NEW ORLEANS (Reuters) - The number of Americans drinking a daily cup of coffee is at the highest level since 2012, with demand continuing to get a boost from at-home consumption and gourmet drinks, an industry study showed on Saturday.
Sixty-four percent of Americans age 18 or over said they had a cup of coffee the previous day in 2018. That compares with 62 percent in 2017 and was roughly on par with levels last seen in 2012, according to results of a survey commissioned by the National Coffee Association (NCA) released during the group’s annual meeting in New Orleans.
The survey underscores a strong U.S. market for the caffeinated beverage even as demand for soda and juice continues a yearslong decline. Coffee, bottled water and tea have been major growth categories in recent years, the survey showed.
The NCA survey asked about 3,000 respondents what they drank yesterday at different times of day.
Daily coffee consumption declined into the mid-1990s, when Americans drinking coffee on any given day fell below 50 percent, according to results presented at an industry conference in New Orleans.
Coffee is a bright spot for a global food industry facing stagnating demand growth for other products. In the United States, ready-to-drink products are boosting demand. In Brazil, pods and roast coffee are growing market.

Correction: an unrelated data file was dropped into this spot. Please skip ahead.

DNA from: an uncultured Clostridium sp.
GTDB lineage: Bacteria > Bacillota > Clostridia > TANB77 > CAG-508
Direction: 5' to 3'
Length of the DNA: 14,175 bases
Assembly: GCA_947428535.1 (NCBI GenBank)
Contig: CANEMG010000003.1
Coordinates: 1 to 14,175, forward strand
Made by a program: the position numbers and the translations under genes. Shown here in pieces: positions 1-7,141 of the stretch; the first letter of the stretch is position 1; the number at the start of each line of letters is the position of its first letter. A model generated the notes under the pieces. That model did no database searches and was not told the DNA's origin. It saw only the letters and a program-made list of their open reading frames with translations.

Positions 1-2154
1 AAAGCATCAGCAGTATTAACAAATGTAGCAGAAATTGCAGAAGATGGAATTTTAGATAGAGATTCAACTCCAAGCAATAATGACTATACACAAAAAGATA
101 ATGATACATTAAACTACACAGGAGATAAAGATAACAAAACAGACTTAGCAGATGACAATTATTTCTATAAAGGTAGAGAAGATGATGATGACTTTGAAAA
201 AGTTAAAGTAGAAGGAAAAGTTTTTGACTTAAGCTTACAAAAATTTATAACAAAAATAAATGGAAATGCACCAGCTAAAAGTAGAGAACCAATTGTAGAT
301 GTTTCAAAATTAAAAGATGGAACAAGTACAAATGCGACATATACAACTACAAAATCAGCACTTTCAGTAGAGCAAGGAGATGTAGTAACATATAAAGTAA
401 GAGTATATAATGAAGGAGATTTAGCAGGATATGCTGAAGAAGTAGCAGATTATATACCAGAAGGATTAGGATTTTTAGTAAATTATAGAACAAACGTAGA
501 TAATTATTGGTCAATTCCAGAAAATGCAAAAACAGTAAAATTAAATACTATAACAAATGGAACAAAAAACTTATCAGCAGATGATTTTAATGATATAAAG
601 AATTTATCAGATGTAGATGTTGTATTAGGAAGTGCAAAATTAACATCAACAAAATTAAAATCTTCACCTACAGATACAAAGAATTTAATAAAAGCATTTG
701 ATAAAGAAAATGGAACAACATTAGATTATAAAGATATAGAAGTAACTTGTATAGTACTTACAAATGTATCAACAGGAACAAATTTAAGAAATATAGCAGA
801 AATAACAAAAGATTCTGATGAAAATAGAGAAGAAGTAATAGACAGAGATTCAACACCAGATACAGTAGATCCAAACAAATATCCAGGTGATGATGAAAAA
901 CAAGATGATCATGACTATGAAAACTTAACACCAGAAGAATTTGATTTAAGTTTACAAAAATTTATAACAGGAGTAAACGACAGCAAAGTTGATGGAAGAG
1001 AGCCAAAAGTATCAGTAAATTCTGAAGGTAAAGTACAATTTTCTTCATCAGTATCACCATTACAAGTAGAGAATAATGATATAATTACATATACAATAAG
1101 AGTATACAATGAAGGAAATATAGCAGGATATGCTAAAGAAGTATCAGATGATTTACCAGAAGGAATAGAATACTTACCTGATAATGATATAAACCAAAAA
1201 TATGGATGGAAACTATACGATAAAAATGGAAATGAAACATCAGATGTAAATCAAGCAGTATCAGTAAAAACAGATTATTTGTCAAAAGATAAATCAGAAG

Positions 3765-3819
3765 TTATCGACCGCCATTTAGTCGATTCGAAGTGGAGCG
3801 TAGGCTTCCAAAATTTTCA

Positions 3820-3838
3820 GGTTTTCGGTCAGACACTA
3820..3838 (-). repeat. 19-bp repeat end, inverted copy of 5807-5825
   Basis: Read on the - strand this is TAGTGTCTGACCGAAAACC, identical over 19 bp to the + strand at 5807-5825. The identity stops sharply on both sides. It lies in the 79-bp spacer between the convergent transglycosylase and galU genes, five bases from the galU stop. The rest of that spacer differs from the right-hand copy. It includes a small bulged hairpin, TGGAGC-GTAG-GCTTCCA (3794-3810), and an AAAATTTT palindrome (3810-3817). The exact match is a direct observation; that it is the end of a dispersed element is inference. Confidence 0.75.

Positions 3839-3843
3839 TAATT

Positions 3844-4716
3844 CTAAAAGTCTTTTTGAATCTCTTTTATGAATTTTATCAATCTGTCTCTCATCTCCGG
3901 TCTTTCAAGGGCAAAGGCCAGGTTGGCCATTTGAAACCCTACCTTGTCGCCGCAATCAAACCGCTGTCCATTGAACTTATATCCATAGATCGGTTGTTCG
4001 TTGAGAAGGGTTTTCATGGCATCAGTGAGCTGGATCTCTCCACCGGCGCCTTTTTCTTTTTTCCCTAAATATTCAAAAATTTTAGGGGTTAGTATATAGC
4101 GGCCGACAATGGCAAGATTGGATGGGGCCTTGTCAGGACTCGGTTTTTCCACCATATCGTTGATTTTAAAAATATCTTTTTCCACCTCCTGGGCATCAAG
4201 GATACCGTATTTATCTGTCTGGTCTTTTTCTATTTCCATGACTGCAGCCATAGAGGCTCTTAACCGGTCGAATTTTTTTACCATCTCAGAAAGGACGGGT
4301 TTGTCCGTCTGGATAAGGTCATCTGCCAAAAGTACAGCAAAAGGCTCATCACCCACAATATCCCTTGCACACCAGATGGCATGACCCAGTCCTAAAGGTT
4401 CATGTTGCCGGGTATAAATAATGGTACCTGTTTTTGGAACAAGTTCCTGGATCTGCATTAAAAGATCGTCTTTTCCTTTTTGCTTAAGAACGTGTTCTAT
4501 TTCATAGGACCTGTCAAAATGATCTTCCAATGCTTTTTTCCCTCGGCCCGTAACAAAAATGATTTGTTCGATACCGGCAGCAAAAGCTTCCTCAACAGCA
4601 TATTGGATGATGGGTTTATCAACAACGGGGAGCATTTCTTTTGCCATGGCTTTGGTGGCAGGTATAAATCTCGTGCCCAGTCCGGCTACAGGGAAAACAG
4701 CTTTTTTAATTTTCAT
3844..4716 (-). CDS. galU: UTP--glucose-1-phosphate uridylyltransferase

“We see the cola industry is declining, (but) coffee is in the front row,” Roberto Vélez, head of the Colombian Coffee Growers Federation, said in a separate presentation.
Among the Americans surveyed, at-home preparation continues to be the dominant spot for demand, with 79 percent of those surveyed saying they had had a cup of coffee at home the previous day. Coffee consumed at cafes and other out-of-home locations totaled 36 percent.
Demand for gourmet coffee, which includes espresso-based beverages and ready-to-drink, was steady relative to 2017 levels. The segment continued to get a boost from younger drinkers, with 48 percent of millennials saying they had a cup of coffee they consider to be gourmet the day before.
“There’s been a huge shift toward gourmet in the U.S.,” market consultant Michael Edwards said in the presentation.
Gourmet represents over half the market, he said. Major coffee roasters have been trying to tap into it. Folgers maker JM Smucker is rolling out a new premium line this year and Nestle last year bought a majority stake in specialty chain Blue Bottle Coffee.
Use of smartphone apps and delivery services remains niche. Nine percent of Americans who drank coffee in the past week said they had ordered it through an app, the survey showed.
Reporting by Chris Prentice; Editing by Diane Craft and Bill Trott